19 dic. 2003

A year ago today I wrote:

Thursday, December 19, 2002
 
Good and bad poetry. There is so much resistance to thinking along those lines! There is no fixed criterion of excellence, we are told. We shouldn’t call bad poetry bad; it might serve some other valuable function, etc... Yet I feel no hesitation about being the scourge of bad poetry. It seems almost an ethical duty. Why can’t I just leave it alone? Why does it make me suffer so? If I knew that I would understand myself much better than I do. In part it is the feeling that appreciation of dreck comes at the cost of appreciation of what I most value. I see this sentiment in Sorrentino’s masterful attack on John Gardner, so I guess I am in good company. I did learn in the New York Times last Sunday, however, that the unexamined life is worth living after all. Tell it to Dick Detective.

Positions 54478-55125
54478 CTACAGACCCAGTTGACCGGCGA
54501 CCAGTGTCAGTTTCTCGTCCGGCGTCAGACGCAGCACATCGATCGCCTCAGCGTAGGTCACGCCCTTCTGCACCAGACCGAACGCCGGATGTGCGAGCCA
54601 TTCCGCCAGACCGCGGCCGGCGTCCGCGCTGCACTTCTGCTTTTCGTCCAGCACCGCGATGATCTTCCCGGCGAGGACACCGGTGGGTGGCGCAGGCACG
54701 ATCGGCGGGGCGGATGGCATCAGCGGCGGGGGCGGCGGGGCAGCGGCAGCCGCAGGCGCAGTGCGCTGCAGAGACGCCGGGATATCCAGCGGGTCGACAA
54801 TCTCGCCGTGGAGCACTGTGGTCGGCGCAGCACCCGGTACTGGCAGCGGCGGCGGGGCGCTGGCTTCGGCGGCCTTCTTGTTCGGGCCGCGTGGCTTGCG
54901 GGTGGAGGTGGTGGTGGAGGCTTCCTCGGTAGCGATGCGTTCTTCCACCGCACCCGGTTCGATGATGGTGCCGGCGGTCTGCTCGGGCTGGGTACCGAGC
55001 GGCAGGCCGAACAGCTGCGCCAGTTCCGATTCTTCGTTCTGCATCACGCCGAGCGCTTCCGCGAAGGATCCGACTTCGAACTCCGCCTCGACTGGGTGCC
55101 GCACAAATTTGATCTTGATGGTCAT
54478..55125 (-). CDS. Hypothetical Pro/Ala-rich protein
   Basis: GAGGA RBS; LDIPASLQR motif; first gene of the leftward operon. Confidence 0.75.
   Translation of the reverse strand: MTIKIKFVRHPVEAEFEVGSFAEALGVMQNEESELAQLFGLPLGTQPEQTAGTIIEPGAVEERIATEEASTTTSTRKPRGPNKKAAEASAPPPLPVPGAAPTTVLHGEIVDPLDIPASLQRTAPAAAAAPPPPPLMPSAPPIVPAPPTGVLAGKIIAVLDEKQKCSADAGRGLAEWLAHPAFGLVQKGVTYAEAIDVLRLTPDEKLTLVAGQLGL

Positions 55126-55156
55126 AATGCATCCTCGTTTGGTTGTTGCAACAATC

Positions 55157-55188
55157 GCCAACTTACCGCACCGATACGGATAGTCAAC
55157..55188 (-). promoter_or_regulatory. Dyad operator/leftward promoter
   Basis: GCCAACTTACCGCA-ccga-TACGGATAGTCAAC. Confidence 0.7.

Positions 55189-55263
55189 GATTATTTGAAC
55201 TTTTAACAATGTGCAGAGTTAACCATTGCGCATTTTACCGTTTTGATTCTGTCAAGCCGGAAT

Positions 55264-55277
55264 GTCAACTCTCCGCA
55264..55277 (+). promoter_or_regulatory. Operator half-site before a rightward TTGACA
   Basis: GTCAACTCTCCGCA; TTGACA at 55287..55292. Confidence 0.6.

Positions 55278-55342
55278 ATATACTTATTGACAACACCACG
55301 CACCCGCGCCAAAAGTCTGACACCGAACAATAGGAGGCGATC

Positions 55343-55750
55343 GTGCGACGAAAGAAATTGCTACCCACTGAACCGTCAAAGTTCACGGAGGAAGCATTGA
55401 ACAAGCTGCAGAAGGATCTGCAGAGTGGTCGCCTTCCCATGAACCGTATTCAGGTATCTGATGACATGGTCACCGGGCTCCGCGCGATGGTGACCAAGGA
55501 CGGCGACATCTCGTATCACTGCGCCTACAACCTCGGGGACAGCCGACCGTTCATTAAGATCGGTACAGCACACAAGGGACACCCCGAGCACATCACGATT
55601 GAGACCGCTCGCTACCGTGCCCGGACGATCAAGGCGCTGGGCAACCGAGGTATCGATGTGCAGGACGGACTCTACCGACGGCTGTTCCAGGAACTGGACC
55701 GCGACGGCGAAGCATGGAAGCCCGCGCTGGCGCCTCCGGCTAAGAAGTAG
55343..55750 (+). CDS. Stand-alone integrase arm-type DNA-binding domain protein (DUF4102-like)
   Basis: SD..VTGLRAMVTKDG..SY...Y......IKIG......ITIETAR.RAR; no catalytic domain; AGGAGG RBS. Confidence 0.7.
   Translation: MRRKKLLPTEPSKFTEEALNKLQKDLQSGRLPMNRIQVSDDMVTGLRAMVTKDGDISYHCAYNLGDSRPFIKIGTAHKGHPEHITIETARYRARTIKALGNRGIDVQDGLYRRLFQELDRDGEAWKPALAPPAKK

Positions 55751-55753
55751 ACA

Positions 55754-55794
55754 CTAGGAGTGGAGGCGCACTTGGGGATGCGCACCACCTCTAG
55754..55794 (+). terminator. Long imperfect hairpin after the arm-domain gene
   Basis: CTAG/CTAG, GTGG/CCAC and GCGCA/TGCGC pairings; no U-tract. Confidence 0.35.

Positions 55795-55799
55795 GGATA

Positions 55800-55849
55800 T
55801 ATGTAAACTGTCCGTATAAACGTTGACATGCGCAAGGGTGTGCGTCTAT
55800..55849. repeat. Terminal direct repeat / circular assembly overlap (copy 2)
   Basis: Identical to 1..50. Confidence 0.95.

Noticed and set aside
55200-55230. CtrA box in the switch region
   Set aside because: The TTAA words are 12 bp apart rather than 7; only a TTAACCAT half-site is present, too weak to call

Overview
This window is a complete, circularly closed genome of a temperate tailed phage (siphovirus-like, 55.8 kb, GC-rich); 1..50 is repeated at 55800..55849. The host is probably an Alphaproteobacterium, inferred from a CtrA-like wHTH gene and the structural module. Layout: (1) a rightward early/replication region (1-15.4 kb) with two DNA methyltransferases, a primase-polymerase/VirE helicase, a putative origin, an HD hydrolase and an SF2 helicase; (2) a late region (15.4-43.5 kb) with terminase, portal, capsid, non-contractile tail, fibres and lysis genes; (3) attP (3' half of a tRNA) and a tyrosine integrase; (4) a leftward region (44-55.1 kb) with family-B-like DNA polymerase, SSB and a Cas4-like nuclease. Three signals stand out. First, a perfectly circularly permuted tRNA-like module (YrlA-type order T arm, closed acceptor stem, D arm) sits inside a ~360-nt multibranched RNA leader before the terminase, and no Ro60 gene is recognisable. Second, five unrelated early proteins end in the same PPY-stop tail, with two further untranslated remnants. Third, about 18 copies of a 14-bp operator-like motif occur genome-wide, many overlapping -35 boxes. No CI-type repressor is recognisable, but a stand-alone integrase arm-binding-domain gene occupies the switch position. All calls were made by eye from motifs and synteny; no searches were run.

Jordan Davis the other day cited my infamous poem on the “Permission Granters,” a category of poets who inspire me precisely because they are not intimidating “great” poets, the type who make you want to give it all up. I had Ron Padgett in mind. I feel, in my heart, that I am roughly as talented as Ron Padgett. That is not an insult to Ron, whose work I hold in the greatest esteem. I just don’t feel intimidated by him. His work gives me permission (persimmon?) to be a poet. That is, in fact, its specific genius. Can anyone be a poet then? Well, that’s the other side of the good/bad argument. “Permission granted, but not to do anything you want,” as John Cage put it. It’s not a license to promote bad poetry. Think of the poem "Poetic License." "This license certifies / that Ron Padgett may tell whatever lies / His heart desires / Until it expires."